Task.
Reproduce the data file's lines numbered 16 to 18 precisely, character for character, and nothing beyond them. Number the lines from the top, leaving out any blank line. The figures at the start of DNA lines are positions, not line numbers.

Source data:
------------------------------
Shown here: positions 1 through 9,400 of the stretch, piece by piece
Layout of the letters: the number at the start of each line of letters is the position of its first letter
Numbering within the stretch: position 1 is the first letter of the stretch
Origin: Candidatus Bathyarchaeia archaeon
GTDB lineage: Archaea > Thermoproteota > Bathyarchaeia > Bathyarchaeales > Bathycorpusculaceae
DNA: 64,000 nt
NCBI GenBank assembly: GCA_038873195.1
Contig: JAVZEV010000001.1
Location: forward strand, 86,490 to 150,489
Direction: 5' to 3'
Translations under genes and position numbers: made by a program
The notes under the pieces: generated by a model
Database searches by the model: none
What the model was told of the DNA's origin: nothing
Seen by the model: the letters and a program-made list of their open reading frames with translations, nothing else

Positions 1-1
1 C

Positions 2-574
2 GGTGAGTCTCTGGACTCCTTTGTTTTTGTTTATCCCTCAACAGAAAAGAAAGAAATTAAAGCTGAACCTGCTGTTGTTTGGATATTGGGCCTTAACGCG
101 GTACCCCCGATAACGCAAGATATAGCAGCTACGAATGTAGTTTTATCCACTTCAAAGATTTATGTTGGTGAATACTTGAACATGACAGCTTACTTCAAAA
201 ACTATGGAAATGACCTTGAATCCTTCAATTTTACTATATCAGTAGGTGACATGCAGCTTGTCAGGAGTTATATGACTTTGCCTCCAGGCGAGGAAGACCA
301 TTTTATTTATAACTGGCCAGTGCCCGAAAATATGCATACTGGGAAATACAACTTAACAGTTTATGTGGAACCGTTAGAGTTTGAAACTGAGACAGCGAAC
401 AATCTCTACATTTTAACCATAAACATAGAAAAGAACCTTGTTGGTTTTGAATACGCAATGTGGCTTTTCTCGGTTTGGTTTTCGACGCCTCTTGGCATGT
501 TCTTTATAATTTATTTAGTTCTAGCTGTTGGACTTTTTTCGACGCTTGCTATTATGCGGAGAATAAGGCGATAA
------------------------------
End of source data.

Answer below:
Positions 1-1
1 C

Positions 2-574